An exclusive economic zone, EEZ, is an area beyond and adjacent to the territorial sea, extending up to 200 nautical miles from the baseline, under which the rights and jurisdiction of the coastal State and the rights and freedoms of other States are governed by the relevant provisions contained under chapter V of the UNCLOS (art. 55-75).
The introduction of the concept of the 200n.m. EEZ, which encompass large areas formally falling under the "high-sea" jurisdiction, has represented a major change with the enter into force of the UNCLOS
Technical and Legal Aspects of the EEZs
Delimitation of the EEZ
The inner limit of the EEZ is the outer limit of the territorial sea (12n.m. measured from the baseline).
The outer limit of the EEZ shall not extend beyond 200 nautical miles from the baselines from which the breadth of the territorial sea is measured (see drawing). It must be beared in mind that the territorial sea is not part of the EEZ. Therefore, the total length of EEZ (strictly speaking, so that portion of the sea between the outer limit of the territorial sea and the 200 n.m measured from the baseline) is 188 n.m. (in case of twelve meters territorial sea) or 197 n.m. (in case of three-meters territorial sea).
The figure of 200 n.m. was chosen for political and historical reasons, no other significances (as biological, geographical or other) apply.
Delimitation of the exclusive economic zone between States with opposite or adjacent coasts
In many regions States are unable to claim a full 200n.m. zone because of the presence of neighboring States. In such cases, delimitation of adjacent EEZ shall be effected by agreement on the basis of international law, in order to achieve an equitable solution.
The Legal Status of the EEZ
Articles 55 and 86 UNCLOS regard EEZs as a separate functional zone of a sui generis character, situated between the territorial sea and the high seas.
The rights and duties of the coastal State in the EEZ
Rights and duties of Coastal States in their EEZs are regulated by UNCLOS, and specifically by art.56. Coastal States are entitled to rights (exploring and exploiting natural resources, whether living or non-living, in the water, seabed and its subsoil), but also have specific duties (conserving and managing).
In the exclusive economic zone, the coastal State has:
(a)sovereign rights for the purpose of exploring and exploiting, conserving and managing the natural resources, whether living or non-living, of the waters superjacent to the seabed and of the seabed and its subsoil, and with regard to other activities for the economic exploitation and exploration of the zone, such as the production of energy from the water, currents and winds;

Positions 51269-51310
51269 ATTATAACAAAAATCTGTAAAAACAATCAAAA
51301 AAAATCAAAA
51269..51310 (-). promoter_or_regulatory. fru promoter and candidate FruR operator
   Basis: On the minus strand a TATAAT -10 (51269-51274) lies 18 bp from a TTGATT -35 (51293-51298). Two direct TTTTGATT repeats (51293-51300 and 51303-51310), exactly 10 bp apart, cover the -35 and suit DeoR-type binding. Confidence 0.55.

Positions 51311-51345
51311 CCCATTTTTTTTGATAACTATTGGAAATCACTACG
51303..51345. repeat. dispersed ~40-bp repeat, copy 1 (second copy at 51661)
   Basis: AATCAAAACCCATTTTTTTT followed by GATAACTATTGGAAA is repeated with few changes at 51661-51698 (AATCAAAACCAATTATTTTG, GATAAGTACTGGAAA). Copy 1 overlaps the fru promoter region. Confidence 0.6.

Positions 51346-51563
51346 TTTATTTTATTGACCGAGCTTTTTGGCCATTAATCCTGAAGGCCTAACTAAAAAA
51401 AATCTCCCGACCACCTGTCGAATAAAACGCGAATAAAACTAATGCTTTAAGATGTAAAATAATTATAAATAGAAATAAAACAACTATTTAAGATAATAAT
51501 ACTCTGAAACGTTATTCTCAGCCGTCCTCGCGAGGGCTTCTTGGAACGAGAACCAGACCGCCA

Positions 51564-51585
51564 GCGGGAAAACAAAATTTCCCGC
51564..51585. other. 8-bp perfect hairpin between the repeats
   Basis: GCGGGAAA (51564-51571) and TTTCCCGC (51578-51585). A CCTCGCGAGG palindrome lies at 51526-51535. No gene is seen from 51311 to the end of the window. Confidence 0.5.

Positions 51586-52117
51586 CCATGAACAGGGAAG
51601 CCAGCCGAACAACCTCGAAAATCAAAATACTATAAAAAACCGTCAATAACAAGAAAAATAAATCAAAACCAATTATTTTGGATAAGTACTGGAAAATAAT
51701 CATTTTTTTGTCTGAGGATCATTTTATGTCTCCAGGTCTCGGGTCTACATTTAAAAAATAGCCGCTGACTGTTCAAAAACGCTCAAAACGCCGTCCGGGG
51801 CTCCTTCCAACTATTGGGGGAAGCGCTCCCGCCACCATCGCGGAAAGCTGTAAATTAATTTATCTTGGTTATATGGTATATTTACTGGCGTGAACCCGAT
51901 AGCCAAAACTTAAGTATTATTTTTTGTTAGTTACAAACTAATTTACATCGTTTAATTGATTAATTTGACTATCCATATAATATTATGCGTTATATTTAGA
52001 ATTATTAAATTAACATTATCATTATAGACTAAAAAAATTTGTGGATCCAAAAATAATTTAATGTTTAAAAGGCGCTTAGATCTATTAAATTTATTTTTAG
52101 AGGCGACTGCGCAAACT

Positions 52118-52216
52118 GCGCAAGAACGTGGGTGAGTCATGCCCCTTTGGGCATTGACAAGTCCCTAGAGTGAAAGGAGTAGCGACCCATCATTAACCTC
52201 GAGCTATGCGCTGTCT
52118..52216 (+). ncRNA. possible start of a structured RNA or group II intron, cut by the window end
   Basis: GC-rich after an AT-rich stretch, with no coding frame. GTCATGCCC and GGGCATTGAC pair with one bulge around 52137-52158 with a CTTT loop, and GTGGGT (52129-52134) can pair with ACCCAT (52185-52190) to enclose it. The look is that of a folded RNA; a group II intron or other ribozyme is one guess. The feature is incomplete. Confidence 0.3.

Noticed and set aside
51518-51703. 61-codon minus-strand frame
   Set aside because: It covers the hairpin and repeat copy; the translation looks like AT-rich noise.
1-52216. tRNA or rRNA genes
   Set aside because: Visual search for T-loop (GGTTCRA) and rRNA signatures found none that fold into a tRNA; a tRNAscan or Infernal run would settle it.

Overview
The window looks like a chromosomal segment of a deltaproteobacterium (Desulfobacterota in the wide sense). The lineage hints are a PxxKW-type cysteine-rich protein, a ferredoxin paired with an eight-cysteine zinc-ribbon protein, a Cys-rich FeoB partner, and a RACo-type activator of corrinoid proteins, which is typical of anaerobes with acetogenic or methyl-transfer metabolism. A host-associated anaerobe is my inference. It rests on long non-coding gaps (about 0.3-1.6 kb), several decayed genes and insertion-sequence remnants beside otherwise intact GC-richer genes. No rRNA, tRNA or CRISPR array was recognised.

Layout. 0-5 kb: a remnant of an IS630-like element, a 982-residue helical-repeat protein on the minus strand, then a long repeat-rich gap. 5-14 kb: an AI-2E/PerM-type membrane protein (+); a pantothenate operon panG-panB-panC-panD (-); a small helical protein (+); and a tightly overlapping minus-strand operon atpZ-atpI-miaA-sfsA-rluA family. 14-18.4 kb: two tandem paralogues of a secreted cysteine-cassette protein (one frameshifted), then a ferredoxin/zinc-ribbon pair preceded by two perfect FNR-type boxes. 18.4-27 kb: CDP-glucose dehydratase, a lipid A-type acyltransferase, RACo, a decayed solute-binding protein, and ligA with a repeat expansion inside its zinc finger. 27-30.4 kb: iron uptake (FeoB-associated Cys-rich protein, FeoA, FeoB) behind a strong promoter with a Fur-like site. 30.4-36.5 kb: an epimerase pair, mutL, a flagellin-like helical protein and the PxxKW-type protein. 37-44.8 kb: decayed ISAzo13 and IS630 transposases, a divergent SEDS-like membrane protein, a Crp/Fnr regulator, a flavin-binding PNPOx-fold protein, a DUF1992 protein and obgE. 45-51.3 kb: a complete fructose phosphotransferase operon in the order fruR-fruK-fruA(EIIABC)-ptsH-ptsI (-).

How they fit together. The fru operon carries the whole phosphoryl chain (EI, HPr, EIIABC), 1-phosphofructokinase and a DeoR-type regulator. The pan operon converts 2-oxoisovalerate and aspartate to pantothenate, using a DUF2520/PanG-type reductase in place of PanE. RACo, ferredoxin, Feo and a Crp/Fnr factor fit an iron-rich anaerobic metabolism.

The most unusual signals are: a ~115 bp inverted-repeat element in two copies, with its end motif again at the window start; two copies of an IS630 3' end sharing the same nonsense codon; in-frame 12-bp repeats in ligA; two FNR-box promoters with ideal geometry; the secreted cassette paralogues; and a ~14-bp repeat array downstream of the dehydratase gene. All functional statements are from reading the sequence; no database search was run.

(b) jurisdiction as provided for in the relevant provisions of this Convention with regard to:
- the establishment and use of artificial islands, installations and structures;
- marine scientific research;
- the protection and preservation of the marine environment;
(c) other rights and duties provided for in this Convention.
2. In exercising its rights and performing its duties under this Convention in the exclusive economic zone, the coastal State shall have due regard to the rights and duties of other States and shall act in a manner compatible with the provisions of this Convention.
3. The rights set out in this article with respect to the seabed and subsoil shall be exercised in accordance with Part VI.
The rights and duties of other States in the EEZ
Navigation: Article 58 provides that in the EEZ all States enjoy the freedoms referred to in article 87 of navigation. Freedom of navigation in the EEZ is subject to the provision of articles 88 to 115.
Over flight: All States enjoy freedom of over flight in the EEZ (art. 58).
Laying of submarine cables and pipelines: All States enjoy the freedom of laying submarine cables and pipelines in the EEZ and other internationally lawful uses of the sea related to this freedom compatible with the other provision of the Convention. See articles 112 to 115, they deal with the question of broken or damaged cables and pipelines.
Relationship between the rights of the coastal State and the rights of other States
Article 60 is designed to avoid conflicts between the right of the coastal State to construct artificial islands or installations and the rights of foreign shipping. Part XII is similar in order to minimize interference with foreign shipping. In some other cases, the Convention contains no specific rules to avoid conflicts.